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Selfconfirming Equilibrium and Uncertainty

Author

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  • Pierpaolo Battigalli
  • Simone Cerreia-Vioglio
  • Fabio Maccheroni
  • Massimo Marinacci

Abstract

We propose to bring together two conceptually complementary ideas: (1) selfconfi?rming equilibrium (SCE): at a rest point of learning dynamics in a game played recurrently, agents best respond to confi?rmed beliefs, i.e. beliefs consistent with the evidence they accumulate, and (2) ambiguity aversion: agents, coeteris paribus, prefer to bet on events with known rather than unknown probabilities, more generally, agents distinguish objective from subjective uncertainty, which is captured by their ambiguity attitudes. Using as a workhorse the ?smooth ambiguity model of Klibanoff, Marinacci and Mukerji (2005), we provide a de?nition of "smooth SCE" which generalizes the traditional concept of Fudenberg and Levine (1993a,b), called Bayesian SCE, and admits Waldean (maxmin) SCE as a limit case. We show that the set of equilibria expands as ambiguity aversion increases. The intuition is simple: by playing the same "status-quo" strategy in a stable state an agent learns the implied objective probabilities of payoffs, but alternative strategies yield payoffs with unknown probabilities; keeping beliefs ?fixed, increased aversion to ambiguity makes such strategies less appealing. We rely on this core intuition to show that different notions of equilibrium are nested in a simple way, from ?ner to coarser: Nash, Bayesian SCE, Smooth SCE and Waldean SCE. We also prove some equivalence results, under special assumptions about the information structure.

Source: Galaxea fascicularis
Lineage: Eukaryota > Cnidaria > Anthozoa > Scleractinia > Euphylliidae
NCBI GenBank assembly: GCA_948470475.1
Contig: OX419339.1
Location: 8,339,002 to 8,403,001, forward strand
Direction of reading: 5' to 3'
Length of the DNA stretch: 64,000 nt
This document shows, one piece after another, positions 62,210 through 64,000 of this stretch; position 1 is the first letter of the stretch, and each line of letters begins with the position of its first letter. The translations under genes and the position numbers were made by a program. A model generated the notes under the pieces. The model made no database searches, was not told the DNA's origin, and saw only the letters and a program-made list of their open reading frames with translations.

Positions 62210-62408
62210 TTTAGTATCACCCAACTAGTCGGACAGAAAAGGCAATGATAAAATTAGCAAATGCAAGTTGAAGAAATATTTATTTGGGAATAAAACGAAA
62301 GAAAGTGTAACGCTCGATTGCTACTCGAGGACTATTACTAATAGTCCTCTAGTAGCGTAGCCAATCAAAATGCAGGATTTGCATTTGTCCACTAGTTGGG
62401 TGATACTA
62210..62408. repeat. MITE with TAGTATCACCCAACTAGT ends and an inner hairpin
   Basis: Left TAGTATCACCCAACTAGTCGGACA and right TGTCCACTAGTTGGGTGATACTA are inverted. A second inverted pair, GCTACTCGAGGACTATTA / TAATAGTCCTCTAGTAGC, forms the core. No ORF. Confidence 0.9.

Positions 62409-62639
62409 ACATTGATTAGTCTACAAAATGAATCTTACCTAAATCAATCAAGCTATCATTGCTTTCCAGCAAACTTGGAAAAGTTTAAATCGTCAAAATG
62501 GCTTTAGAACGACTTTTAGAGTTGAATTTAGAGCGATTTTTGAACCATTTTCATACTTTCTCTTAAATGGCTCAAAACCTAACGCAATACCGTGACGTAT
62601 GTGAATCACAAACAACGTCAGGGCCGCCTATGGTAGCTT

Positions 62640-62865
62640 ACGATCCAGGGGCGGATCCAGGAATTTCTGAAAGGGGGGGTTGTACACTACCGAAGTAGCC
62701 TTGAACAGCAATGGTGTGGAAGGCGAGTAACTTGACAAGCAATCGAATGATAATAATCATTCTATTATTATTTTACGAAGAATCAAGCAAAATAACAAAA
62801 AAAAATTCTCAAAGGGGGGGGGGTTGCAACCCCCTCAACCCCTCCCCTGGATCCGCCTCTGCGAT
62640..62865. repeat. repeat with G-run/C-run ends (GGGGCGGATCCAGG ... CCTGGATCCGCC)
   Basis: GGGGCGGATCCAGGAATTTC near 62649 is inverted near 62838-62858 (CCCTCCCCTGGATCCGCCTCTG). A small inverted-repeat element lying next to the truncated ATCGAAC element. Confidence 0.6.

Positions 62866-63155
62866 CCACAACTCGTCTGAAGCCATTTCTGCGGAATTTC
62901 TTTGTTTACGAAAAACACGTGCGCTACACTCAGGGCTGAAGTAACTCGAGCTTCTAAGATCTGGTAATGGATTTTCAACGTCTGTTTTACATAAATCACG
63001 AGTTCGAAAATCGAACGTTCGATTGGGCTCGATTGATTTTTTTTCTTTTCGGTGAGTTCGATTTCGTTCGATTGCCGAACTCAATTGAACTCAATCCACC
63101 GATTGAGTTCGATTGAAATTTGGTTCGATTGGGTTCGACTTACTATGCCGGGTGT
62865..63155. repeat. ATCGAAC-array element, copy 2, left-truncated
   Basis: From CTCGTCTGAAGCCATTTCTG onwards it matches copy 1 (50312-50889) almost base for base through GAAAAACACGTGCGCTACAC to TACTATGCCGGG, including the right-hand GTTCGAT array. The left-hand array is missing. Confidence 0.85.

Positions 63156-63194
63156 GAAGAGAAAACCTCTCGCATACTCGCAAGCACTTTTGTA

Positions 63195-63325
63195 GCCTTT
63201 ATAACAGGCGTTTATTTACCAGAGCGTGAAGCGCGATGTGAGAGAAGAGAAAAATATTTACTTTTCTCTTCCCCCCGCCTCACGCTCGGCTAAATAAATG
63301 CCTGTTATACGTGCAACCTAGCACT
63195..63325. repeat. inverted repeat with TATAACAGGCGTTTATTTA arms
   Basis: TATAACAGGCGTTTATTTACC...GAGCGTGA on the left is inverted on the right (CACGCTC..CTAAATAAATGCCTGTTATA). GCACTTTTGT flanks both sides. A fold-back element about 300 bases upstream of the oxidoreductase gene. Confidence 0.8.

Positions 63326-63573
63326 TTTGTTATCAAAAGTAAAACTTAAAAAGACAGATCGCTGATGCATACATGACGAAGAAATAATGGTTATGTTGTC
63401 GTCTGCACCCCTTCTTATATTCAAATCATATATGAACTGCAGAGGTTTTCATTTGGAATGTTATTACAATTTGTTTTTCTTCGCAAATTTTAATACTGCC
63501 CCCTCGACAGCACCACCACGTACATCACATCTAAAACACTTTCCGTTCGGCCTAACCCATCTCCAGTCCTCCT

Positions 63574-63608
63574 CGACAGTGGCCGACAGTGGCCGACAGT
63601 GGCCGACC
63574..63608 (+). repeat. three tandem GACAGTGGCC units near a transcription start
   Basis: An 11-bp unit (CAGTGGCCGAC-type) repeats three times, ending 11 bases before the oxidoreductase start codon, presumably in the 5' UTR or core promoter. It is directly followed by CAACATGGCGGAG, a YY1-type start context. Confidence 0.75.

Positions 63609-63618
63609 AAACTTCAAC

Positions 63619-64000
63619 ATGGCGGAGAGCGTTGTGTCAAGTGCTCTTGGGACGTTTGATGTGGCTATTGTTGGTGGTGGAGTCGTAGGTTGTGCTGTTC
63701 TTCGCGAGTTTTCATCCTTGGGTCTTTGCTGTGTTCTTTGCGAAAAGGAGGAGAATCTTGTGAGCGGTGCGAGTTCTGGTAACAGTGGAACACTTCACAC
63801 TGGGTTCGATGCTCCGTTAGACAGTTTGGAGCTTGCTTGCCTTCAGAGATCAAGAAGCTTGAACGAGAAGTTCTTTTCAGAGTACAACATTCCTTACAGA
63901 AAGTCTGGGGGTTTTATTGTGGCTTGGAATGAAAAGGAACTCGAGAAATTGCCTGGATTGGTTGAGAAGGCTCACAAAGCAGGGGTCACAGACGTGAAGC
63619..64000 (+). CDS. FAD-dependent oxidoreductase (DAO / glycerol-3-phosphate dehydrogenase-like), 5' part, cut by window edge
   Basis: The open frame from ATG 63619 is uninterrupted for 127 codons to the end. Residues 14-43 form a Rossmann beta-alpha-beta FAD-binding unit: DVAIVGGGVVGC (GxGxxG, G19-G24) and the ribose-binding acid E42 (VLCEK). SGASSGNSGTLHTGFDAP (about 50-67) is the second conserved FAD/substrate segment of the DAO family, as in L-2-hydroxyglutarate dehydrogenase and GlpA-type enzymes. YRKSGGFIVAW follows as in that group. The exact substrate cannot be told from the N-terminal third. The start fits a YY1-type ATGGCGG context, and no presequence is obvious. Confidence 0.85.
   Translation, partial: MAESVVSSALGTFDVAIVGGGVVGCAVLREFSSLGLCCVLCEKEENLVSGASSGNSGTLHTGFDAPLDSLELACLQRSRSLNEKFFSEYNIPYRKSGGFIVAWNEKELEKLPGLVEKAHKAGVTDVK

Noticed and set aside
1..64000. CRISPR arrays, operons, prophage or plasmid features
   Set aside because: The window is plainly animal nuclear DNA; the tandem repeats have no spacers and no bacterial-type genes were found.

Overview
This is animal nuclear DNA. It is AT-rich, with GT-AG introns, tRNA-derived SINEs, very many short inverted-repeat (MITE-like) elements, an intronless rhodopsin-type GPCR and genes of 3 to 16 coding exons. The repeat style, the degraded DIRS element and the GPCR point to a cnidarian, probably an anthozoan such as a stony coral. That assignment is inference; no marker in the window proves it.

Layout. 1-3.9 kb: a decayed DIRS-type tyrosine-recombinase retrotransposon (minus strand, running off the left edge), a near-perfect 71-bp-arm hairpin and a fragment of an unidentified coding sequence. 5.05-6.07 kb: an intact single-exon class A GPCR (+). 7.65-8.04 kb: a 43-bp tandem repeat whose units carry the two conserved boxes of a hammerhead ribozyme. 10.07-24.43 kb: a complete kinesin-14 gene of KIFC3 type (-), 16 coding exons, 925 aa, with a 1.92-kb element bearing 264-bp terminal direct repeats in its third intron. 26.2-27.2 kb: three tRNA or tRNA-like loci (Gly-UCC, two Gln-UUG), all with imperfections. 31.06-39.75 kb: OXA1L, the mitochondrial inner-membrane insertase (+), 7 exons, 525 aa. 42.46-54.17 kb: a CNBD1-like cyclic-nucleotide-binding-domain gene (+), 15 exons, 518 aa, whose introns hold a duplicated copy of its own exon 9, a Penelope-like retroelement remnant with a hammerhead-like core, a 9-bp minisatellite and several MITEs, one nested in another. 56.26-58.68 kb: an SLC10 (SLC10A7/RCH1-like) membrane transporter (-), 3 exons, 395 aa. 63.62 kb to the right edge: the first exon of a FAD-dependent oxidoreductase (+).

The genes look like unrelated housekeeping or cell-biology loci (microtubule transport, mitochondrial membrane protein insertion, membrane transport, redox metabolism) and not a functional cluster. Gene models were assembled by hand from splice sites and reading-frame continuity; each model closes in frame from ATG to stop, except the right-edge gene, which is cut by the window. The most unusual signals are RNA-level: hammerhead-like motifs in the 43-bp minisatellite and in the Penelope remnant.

Suggested Citation

  • Pierpaolo Battigalli & Simone Cerreia-Vioglio & Fabio Maccheroni & Massimo Marinacci, 2011. "Selfconfirming Equilibrium and Uncertainty," Working Papers 428, IGIER (Innocenzo Gasparini Institute for Economic Research), Bocconi University.
  • Handle: RePEc:igi:igierp:428
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    References listed on IDEAS

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    1. Drew Fudenberg & David K. Levine, 2006. "Superstition and Rational Learning," American Economic Review, American Economic Association, vol. 96(3), pages 630-651, June.
    2. Simone Cerreia-Vioglio & Fabio Maccheroni & Massimo Marinacci & Luigi Montrucchio, 2011. "Classical Subjective Expected Utility," Working Papers 400, IGIER (Innocenzo Gasparini Institute for Economic Research), Bocconi University.
    3. Lehrer, Ehud & Teper, Roee, 2011. "Justifiable preferences," Journal of Economic Theory, Elsevier, vol. 146(2), pages 762-774, March.
    4. Drew Fudenberg & David K. Levine, 1998. "The Theory of Learning in Games," MIT Press Books, The MIT Press, edition 1, volume 1, number 0262061945, January.
    5. Esponda, Ignacio, 2013. "Rationalizable conjectural equilibrium: A framework for robust predictions," Theoretical Economics, Econometric Society, vol. 8(2), May.
    6. Peter Klibanoff & Massimo Marinacci & Sujoy Mukerji, 2005. "A Smooth Model of Decision Making under Ambiguity," Econometrica, Econometric Society, vol. 73(6), pages 1849-1892, November.
    7. Cerreia-Vioglio, Simone & Maccheroni, Fabio & Marinacci, Massimo & Montrucchio, Luigi, 2013. "Ambiguity and robust statistics," Journal of Economic Theory, Elsevier, vol. 148(3), pages 974-1049.
      • Simone Cerreia-Vioglio & Fabio Maccheroni & Massimo Marinacci & Luigi Montrucchio, 2011. "Ambiguity and Robust Statistics," Working Papers 382, IGIER (Innocenzo Gasparini Institute for Economic Research), Bocconi University.
    8. Martin J. Osborne & Ariel Rubinstein, 1994. "A Course in Game Theory," MIT Press Books, The MIT Press, edition 1, volume 1, number 0262650401, January.
    9. Ignacio Esponda, 2008. "Behavioral Equilibrium in Economies with Adverse Selection," American Economic Review, American Economic Association, vol. 98(4), pages 1269-1291, September.
    10. Azrieli, Yaron, 2009. "Categorizing others in a large game," Games and Economic Behavior, Elsevier, vol. 67(2), pages 351-362, November.
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    Cited by:

    1. Frank Riedel & Linda Sass, 2014. "Ellsberg games," Theory and Decision, Springer, vol. 76(4), pages 469-509, April.
    2. Hansen, Lars Peter & Sargent, Thomas J., 2012. "Three types of ambiguity," Journal of Monetary Economics, Elsevier, vol. 59(5), pages 422-445.

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